guest post by Sheri Ward
“I think you’re ready, Jenny.”
She started off the way most kids do, with training wheels on that cute little two-wheeler. Then one day it was time to take them off. “I can’t do it, mommy, I’m scared!”, were my daughter’s words on that sunny June morning so long ago.
I had no doubt, however, that her determination would hold her up, so off the wheels came. There were only a few wobbles and squeals of “I’m gonna fall!!” as I held onto the back of her seat, running behind her. Then, I let go. For a few minutes, she didn’t even realize that I wasn’t holding her any longer; then, a huge smile lit up her face as she felt the freedom of riding on her own for the very first time.
“Look at me, mom, I’m flying!”
Later on, she began swimming lessons, and there was another new skill to master. I watched proudly, as she transformed from floundering in the shallow end of the pool to sliding effortlessly through the deep water. Her young body was sleek and toned, cutting the surface like a knife with her strong, confident strokes. (Editor’s note: Can someone say this about me now, please?)
So often, we get back just what we have given. For so long the proud momma, this year, I have become the student. Over the past years, I have watched and learned from Jen as she’s been developing her skills as a triathlete. Then, this past fall, as I was pondering a triathlon to commemorate my 60th birthday, she returned the words: “I think you’re ready, Mom.”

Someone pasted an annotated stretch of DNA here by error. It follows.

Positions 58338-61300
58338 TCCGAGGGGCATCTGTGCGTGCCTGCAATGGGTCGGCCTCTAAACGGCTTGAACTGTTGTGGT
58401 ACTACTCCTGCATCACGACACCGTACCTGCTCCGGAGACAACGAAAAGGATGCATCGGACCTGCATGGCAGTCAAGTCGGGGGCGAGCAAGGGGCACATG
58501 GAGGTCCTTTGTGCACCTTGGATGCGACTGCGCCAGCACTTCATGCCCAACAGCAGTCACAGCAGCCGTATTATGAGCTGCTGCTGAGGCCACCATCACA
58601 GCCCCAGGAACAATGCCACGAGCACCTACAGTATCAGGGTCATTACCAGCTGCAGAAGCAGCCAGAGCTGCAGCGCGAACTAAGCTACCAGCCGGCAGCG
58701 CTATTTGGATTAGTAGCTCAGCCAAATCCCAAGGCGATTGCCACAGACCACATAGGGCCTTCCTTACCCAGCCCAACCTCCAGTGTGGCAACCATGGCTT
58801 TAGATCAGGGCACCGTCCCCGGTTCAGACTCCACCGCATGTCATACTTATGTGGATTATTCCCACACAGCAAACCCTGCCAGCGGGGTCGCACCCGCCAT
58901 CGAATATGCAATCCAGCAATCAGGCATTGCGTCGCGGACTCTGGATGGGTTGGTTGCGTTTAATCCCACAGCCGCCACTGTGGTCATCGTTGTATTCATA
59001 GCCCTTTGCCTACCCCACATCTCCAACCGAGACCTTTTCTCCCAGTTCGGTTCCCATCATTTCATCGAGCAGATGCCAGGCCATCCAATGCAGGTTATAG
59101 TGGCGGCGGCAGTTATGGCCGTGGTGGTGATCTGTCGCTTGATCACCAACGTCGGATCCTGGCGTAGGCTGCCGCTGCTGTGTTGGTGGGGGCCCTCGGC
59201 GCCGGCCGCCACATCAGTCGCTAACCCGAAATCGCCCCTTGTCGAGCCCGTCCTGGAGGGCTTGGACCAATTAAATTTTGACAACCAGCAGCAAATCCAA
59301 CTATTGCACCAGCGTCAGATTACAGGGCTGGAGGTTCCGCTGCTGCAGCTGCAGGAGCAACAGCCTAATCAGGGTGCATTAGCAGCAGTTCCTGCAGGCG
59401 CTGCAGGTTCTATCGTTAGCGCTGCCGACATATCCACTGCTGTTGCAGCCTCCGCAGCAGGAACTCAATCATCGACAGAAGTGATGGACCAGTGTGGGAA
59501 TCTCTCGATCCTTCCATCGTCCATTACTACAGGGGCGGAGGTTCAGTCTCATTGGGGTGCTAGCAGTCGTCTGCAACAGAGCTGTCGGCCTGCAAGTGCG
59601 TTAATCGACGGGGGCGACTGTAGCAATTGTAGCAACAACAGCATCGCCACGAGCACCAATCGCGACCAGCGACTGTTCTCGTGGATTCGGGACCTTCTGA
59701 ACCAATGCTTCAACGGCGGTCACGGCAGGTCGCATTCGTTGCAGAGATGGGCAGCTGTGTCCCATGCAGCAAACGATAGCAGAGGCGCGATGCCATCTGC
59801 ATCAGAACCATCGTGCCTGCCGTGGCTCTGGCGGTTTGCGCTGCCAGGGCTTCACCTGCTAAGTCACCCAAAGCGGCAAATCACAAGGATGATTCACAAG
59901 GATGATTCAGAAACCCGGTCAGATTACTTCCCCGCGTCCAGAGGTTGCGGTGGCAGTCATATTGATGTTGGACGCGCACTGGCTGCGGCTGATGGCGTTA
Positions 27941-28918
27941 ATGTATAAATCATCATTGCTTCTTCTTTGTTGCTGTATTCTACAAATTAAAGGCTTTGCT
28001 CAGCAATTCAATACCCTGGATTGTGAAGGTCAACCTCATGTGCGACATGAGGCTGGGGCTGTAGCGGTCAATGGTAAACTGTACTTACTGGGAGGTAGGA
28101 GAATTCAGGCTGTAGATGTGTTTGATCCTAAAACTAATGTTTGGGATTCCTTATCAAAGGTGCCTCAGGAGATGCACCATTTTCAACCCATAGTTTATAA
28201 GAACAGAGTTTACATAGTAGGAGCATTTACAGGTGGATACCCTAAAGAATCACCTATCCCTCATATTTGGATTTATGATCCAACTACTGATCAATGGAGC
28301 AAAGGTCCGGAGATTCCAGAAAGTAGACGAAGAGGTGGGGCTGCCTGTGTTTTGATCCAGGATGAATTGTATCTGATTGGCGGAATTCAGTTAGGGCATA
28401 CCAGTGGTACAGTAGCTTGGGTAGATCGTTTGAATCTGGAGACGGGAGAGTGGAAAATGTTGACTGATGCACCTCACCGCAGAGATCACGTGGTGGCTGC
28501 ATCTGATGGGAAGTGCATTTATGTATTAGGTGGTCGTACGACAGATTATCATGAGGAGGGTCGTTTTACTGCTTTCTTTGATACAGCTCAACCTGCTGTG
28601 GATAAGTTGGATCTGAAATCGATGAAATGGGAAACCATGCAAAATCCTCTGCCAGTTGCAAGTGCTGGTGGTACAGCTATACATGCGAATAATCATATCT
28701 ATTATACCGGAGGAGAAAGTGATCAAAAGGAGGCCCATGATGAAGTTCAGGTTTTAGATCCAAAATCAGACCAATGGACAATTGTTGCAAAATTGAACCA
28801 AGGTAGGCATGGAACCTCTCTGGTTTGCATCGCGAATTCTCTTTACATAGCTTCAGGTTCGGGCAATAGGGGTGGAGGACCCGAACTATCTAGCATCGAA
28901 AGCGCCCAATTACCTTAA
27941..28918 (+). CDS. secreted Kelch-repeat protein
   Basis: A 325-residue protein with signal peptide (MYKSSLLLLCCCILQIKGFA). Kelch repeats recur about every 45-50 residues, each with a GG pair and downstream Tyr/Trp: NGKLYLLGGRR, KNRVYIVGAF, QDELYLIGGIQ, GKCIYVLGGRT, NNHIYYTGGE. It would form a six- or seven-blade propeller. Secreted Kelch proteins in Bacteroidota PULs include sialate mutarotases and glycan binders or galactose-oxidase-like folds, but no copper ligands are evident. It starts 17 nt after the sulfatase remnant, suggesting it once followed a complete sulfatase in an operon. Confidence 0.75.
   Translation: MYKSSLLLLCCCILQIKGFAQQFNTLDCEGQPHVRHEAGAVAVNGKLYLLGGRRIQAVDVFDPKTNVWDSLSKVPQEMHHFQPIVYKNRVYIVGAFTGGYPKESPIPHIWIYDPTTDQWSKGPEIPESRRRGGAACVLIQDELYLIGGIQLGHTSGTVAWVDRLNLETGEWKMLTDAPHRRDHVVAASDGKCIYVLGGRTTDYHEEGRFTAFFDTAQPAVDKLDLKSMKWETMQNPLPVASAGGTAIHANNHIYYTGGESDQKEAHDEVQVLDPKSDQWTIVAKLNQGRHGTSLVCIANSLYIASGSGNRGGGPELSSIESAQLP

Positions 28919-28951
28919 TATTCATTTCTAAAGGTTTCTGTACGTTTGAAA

And so I began my journey towards my first triathlon—the Ironman 70.3 in Whistler, B.C. on July 24th. It’s been a challenge at this age to learn new skills (“I can’t clip out on that side, Jen, I’m gonna fall!) and exert myself in a new way—I’m still wondering why swimming is so much harder than anything I’ve ever done.
Recently, however, I’ve noticed the past months of training fall into place.
For example, on Monday I rode 110 km on my trusty bike, Black Beauty. It was a long solitary ride on a perfect June day, and I felt strong and energetic, even long after I finished. Jen had reminded me to take Gatorade instead of just water, and to eat something every hour. I could almost feel her holding my saddle over those endless, open country roads.
My swimming is improving, too, as I keep putting in the time. It continues to be my biggest challenge, but I like to think I’m getting there.
Because of the stress fracture in my ankle, running has been off-limits for the majority of my training. But again, my daughter came to the rescue and suggested pool running. She told me it would keep my aerobic and neuromuscular systems firing until I could return to running, or at least power walking. Last week I added pool running to my already full training schedule and am loving it, even though it tends to be a bit boring at times. Then yesterday, my doctor cleared me to start walking and light jogging again—my plan all along for July 24th’s last leg, the half-marathon.
Jen has been my coach, mentor, cheerleader, and friend. She’s been in my corner encouraging me, and sharing my passion as she watches me grow as a triathlete. I think she’s as proud of her me as I am of her—rising above, learning from mistakes, growing stronger, and building confidence that nothing can shake.
The mother teaches the daughter, then the daughter teaches the mother. Trading places, together we fly.
All the way to the finish line.